While people have laughing themselves since the beginning of time, the entertainment industry first became a leading force in culture in the 20th century with the development of latest electronic technologies of recording and spreading. Western peoples, tired of serious purposes and gathering massacre, turned to popular culture following the two world wars. The financial basis of this new culture was advertising of free or inexpensive entertainment program. In their peak, television networks were great selling machines which, besides entertaining people, prohibited both commercial and political markets by providing direct access to the group of customers. This "territory" is now in danger by the explosion and segmentation of media and especially by the growing importance of communication by computer which allows the consumer to look for out the informational message as an alternative of having it broadcast to him or her. A new system of world history sees Americans in changeover between a fourth, entertainment-based "society" and a future fifth evolution based on computer communication.

Monday, May 14, 2007



In 1969, a pair of Argentine brothers that lived in Los Angeles, California, discovered the Hot Wheels brand. They figured out that, using Hot Wheels' building techniques, they would be able to make economic progress by making and selling their own Die-Cast products. In 1970, the brothers flew back to Argentina with a few Hot Wheels models. As a matter of a fact, many call the Muki cars the "Hot Wheels of Argentina".
Shortly after setting up a manufacturing center north of Buenos Aires, the two brothers put their die-cast cars on the market. The cars enjoyed much success, despite lagging in popularity among children, behind one of their fiercest competitors, the Buby toy cars. The Muki brand had catalogs published during that decade.
By 1983, the two brothers that were the original owners of the "Muki" brand had earned enough money to buy mansions in Brazil, and they moved there, showing little interest in keeping the brand running. That year, the Indugay toy making company bought over the rights to produce Muki models. Muki models kept being produced under their original name, but with a small "Indugay" logo to the bottom of the model packages.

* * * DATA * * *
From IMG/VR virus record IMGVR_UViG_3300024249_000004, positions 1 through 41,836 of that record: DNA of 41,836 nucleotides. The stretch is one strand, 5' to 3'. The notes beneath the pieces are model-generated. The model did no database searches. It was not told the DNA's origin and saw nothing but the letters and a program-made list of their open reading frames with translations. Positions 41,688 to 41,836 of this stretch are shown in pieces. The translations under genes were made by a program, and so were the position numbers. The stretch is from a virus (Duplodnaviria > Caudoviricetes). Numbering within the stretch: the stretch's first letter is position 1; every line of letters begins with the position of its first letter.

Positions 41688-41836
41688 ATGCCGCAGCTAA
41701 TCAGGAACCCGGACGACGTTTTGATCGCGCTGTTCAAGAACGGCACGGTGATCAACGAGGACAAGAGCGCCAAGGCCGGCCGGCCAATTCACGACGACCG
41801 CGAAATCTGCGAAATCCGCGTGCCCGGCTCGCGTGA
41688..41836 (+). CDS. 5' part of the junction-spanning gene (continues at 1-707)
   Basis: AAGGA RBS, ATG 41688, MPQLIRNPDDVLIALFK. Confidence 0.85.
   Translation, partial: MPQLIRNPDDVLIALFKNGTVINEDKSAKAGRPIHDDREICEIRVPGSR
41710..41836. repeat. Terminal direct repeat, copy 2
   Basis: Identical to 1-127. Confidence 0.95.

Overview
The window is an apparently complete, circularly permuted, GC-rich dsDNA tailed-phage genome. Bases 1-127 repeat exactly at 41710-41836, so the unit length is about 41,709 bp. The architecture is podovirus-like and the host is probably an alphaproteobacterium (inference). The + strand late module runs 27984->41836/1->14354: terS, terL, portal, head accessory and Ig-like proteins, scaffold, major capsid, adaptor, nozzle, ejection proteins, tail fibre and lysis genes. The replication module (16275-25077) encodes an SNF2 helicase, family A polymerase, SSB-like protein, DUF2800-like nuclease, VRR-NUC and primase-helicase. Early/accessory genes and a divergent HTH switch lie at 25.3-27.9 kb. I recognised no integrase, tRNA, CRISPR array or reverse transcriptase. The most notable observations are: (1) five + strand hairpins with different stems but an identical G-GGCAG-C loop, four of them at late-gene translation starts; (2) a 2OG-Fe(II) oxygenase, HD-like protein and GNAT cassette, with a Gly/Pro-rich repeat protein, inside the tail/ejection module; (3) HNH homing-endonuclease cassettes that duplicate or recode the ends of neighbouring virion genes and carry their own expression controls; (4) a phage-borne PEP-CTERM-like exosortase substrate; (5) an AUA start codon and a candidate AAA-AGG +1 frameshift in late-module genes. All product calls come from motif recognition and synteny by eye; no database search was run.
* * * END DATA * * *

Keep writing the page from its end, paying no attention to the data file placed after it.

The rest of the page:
Sunday, May 06, 2007


Infrared (IR) emission is electromagnetic emission of a wavelength longer than that of noticeable light, but shorter than that of radio waves. The name means "below red", red being the color of detectable light of longest wavelength. Infrared radiation spans three instructions of magnitude and has wavelengths between about 750 nm and 1 mm.

These divisions are suitable by the different human response to this radiation: near infrared is the area closest in wavelength to the radiation detectable by the human eye, mid and far infrared are gradually further from the visible regime. Other definitions follow different physical mechanisms and the newest follow technical reasons .Unfortunately the international standards for these specifications are not currently obtainable.

The boundary between visible and infrared light is not precisely defined. The human eye is markedly less responsive to light above 700 nm wavelength, so longer frequencies make irrelevant contributions to scenes illuminated by common light sources. But particularly strong light (e.g., from lasers, or from bright daylight with the visible light removed by colored gels can be detected up to approximately 780 nm, and will be apparent as red light. The onset of infrared is defined at different values typically between 700 nm and 780 nm.